But perhaps best of all, the choice of Libeskind’s proposal is a slap in the face to the New York Times’ obnoxious architecture critic Herbert Muschamp, who has been largely critical of the plan since the start of the process. Muschamp is the same man who infamously ripped the original proposals last fall because they “failed to address America’s troubled relationship with the world.” It’s never a good idea for a single critic (whether in film, theater, architecture, or restaurants) to have all-powerful influence in any medium, so we should all be thankful that this modern-day Bosley Crowther has for once been cut down to size.
ANTI-ANTI-WAR: Here’s a hilarious (and very true) refutation of the Ten Most Annoying Anti-War Cliches. I’d have put “Rush to War” at #1, but that’s just me. (Found via Emily Jones) If anyone has a similar list for the pro-war side, pass it along.
RATHER NOT: For the “journalistic coup of the year,” the interview of Saddam Hussein by Dan Rather sure didn’t make a lot of news. Due to the ground rules of the interview (much as with an Iraqi election, Saddam’s camp essentially controlled every aspect of the process, including the tapes), Rather was able to ask virtually no tough questions and wasn’t able to challenge any of Hussein’s ludicrous assertions, from his insistance that he was “elected,” to his argument that Iraq wasn’t “defeated” in the first Gulf War, but rather chose “voluntarily” to withdraw from Kuwait.
I’m not sure if the problem was Rather’s timidity, the Iraqi restrictions, or the editing of the tape, but more time was given to Saddam’s DOA idea of a “debate” with President Bush than to discussion of gassings-of-the-Kurds or of weapons of mass destruction, and a five-minute tangent was broadcast in which the dictator interrupted his translator for disrespecting the first President Bush by failing to refer to him as “Mr. Bush.” Rather did not mention until a later on-camera narration that Saddam himself was much more disrespectful of Bush, Sr., himself, when he tried to kill him in 1993.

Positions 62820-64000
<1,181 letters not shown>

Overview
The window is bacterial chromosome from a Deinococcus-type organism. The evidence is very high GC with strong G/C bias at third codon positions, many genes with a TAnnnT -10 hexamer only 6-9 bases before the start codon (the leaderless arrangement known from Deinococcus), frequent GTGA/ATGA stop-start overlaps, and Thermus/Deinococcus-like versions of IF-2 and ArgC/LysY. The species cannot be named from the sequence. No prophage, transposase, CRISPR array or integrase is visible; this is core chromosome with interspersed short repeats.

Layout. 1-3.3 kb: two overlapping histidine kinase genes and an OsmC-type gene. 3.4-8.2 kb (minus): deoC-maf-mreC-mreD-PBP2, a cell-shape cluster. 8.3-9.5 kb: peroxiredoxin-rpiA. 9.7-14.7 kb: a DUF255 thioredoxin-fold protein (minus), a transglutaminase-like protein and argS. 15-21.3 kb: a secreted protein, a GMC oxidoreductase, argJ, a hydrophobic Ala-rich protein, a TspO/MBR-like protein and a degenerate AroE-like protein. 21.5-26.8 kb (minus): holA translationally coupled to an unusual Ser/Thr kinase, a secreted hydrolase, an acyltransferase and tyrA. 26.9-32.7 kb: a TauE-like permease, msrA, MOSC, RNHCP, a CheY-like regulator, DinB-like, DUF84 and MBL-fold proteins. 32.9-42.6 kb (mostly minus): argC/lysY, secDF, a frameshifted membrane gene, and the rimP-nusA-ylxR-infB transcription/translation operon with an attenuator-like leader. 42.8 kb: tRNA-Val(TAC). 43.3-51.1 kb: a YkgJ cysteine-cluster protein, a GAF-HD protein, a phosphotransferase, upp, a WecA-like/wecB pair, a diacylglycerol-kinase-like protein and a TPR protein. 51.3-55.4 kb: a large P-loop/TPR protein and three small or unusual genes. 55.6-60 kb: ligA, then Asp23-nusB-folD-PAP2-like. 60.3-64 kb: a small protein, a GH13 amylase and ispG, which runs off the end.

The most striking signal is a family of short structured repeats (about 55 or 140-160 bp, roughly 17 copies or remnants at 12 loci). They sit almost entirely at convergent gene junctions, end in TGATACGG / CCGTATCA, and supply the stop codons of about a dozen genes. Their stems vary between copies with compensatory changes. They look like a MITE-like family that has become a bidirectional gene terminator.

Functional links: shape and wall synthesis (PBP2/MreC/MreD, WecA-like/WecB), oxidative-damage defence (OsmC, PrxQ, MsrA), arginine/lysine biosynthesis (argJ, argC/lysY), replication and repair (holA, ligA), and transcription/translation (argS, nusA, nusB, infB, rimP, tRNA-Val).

Just as in Rather’s previous interview with Saddam in 1990, the sitdown was a “huge get” that will ultimately prove worthless from both a journalistic and historical standpoint. And I bet it loses in the ratings to “I’m a Celebrity- Get Me Out of Here!”- it certainly won’t out-rate the Robert Blake interview that aired later that night.
CHARLES FOSTER KANE AND HIS SISTER, MEG: Normally, Roger Ebert’s Sunday “Movie Answer Man” column is the last place to look for inside info about neo-garage rock. But that’s what I got this week, when Ebert answered a letter from a reader who recently watched “Citizen Kane” with his two children, when he noticed something strange:
“Whereupon everyone bursts into a song, ‘There is a man, a certain man … ,’ after a few lines, my kids were mouthing the words. I was incredulous until they told me these were the lyrics to a song by the White Stripes, ‘The Union Forever,’ on the hit album ‘White Blood Cells.’ While the tune is utterly different, the lyrics are exactly those in the film and they are bracketed by other significant lines from the “Kane” script.
Lines from ‘Kane’ make up the entire bridge section of the song:
“There is a man/a certain man/and for the poor you may be sure/that he’ll do all he can/who is this one?/who’s favourite son?/just by his action has the traction/magnets on the run/who likes to smoke/enjoys a joke/and wouldn’t get a bit/upset if he were really broke/with wealth and fame/he’s still the same/I’ll bet you five you’re not alive/If you don’t know his name”
The song appears in its entirety to be a homage to ‘Kane’; singer Jack White even says “I’m C.F.K.” in its first verse. Now, since the Stripes gave themselves sole songwriting credit for the song, they may soon be in trouble with Warner Bros. (which owns the rights to ‘Kane’), as well as the writers’ guild, and the estates of Herman J. Mankiewicz and Orson Welles.
Funny, I thought I knew quite a bit about The Greatest Film of All Time from my Film Studies days- but I’ve been listening to that Stripes album for almost two years, and I somehow never noticed until now. Even more strangely, the letter writer, Phil Freshman, is (like me) from St. Louis Park, MN.
LIBERAL MEDIA DEATHWATCH: Phil Donahue’s show has been canceled; could Salon be far behind?